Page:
Kwame Brathwaite: Celebrating Racial Identity and Pride

Kwame Brathwaite, Untitled (Naturally '68 Photo Shoot in the Apollo Theater Featuring Grandassa Models and Founding AJASS Members Kletus Smith, Frank Abu, Bob Gumbs, Elombe Brath and Ernest Baxter), c. 1968, printed 2016. Ink jet print

 Kwame Brathwaite, Untitled (Naturally '68 Photo Shoot in the Apollo Theater Featuring Grandassa Models and Founding AJASS Members Kletus Smith, Frank Adu, Bob Gumbs, Elombe Brath and Ernest Baxter), c. 1968, printed 2016. Inkjet print, 151 x 151 cm. National Gallery of Canada, Ottawa. © Kwame Brathwaite, courtesy the artist and Jenkins Johnson Gallery, San Francisco and New York. Photo: NGC


Marking a moment celebrating racial identity and pride, New York photographer Kwame Brathwaite took his photograph Untitled (Naturally ’68 photo shoot in the Apollo Theater featuring Grandassa models and founding AJASS members Kletus Smith, Frank Adu, Bob Gumbs, Elombe Brath, and Ernest Baxter) in 1968 as part of the “Black Is Beautiful” movement in the United States. The choice of setting was strategic, as the Apollo Theater was the venue for music, as well as annual fashion events.

The posters in the background speak to significant moments in Black history. Representing some of the best in Black American photographic practice at a critical moment in Black and American history, this photograph is an important addition to the collection of the National Gallery of Canada. It provides further representation of contemporary art by Black artists and complements the Gallery’s holdings of works by Dawoud Bey, Ayana Jackson, David Hartt, Léonce Agbodjélou, Sammy Baloji and Frank Bowling.

In 1956, Brathwaite and his brother Elombe Brath founded the African Jazz-Art Society (AJAS), later to become the African Jazz-Art Society and Studios (AJASS), a collective which, in addition to jazz musicians, included playwrights, graphic artists, dancers and fashion designers. The brothers were very involved with the music scene in the Bronx and promoted musicians and concerts at Club 845, booking rising stars that included John Coltrane, Lee Morgan and Philly Joe Jones.

 Kwame Brathwaite, Untitled (Kwame Brathwaite Self-portrait at AJASS Studios), c.1964, printed 2021

 Kwame Brathwaite, Untitled (Kwame Brathwaite Self-portrait at AJASS Studios), c.1964, printed 2021. Inkjet print, 43.1 x 43.1 cm. National Gallery of Canada, Ottawa. © Kwame Brathwaite, courtesy the artist and Jenkins Johnson Gallery, San Francisco and New York. Photo: NGC

The “Black is Beautiful” movement was inspired by the philosophy of Pan-Africanist Jamaican immigrant Marcus Garvey and began in Harlem in late 1962 as a statement against the imposition of white notions of beauty. A pivotal event at this time was a protest against a wig shop called Wigs Parisian, which had recently opened in Harlem and marketed straight-haired wigs to the Black community. Brathwaite and others wished to create their own fashion criteria, emphasizing what were understood to be more “natural” examples of blackness that highlighted deeper skin tones, full lips and noses, and hair with kinky textures.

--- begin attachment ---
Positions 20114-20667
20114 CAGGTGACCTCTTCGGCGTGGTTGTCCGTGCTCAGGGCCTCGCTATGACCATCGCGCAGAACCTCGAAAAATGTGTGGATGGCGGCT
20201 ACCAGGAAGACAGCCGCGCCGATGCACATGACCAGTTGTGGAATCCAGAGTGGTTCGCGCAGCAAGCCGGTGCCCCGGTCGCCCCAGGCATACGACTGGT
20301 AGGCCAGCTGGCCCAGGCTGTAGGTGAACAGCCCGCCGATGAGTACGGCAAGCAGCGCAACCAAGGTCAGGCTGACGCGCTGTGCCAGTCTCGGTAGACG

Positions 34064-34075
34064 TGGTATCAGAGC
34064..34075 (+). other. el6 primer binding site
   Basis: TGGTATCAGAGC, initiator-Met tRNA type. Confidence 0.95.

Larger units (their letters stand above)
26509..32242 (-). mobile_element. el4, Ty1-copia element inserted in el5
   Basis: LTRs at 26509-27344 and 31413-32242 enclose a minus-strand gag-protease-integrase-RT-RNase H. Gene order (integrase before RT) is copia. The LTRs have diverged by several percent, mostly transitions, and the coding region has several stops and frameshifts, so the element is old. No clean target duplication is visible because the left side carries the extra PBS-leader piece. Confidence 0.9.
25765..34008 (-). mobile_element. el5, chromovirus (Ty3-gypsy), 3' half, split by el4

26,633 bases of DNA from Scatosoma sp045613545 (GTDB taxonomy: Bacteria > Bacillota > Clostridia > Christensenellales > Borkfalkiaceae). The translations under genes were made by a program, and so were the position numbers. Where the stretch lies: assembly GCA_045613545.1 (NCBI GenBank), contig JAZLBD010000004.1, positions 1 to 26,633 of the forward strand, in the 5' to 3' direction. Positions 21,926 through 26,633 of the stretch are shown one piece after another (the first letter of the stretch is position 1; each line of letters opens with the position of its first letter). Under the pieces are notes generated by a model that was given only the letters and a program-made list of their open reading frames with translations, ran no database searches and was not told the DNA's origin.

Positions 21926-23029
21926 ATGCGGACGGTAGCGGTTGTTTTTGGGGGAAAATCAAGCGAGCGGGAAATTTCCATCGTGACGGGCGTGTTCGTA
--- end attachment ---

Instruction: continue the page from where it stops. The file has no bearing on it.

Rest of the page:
Brathwaite and AJASS member Jimmy Abu wanted to reinforce the “Black Is Beautiful” movement through fashion shows, concerts and other public events. They quickly realized, however, that the movement affected Black women differently from men in terms of body and identity and began to recruit young women to model in community-based fashion shows. This casually formed group of women, known as the “Grandassa” Models –  after “Grandassaland,” the term for Africa coined by the Harlem activist Carlos A. Cooks – were a major force in creating an American market for African-inspired clothing. The shows were named “Naturally,” after what was understood to be a more “natural” Black physique, and became annual events. The first show was held at Purple Manor on 28 January 1962 and celebrated these ideas: Naturally ’62: The Original African Coiffure and Fashion Extravaganza Designed to Restore Our Racial Pride and Standards. The standards were also directed against certain elements in the Black community, as they contested the whiter notions of blackness that magazines such as Ebony were seen to promote.

The 1968 group photograph is as much a statement about the “Black Is Beautiful” movement as it is a portrait of fifteen individuals. The ten young women from Harlem, all Grandassa Models, dressed in African-influenced outfits, illustrate defiance of Eurocentric models of beauty in favour of an affirmative attitude towards being Black, celebrating the Black body and reconnecting with distant familial African roots. The photograph also depicts five men, including Brathwaite's brother (second from right) and other members of AJASS.

In addition to the books they hold, the posters on the wall constitute a visual chronology of the history of a community striving for empowerment. They feature, among the 31st August Marcus Garvey Day celebration announcements, a poster (top, upper left) advertising the first gathering on 28 January 1962 of “Naturally.” There are also flyers presenting concerts using African musical instruments (Ngoma), African dance and information regarding African politicians of recently decolonized African countries, such as Patrice Lumumba, first prime minister of the Democratic Republic of the Congo, who was assassinated only months after taking office. Curiously there are no pamphlets promoting the “Buy Black” movement, an economic branch of identity activism, which these groups also supported.

Kwame Brathwaite, who had begun to take photographs in 1956 and honed his skills as a photographer in the fashion industry, succeeds in making in this rich, historically layered group portrait an image that not only has graphic power but an exhilarating sense of animation and presence.

 

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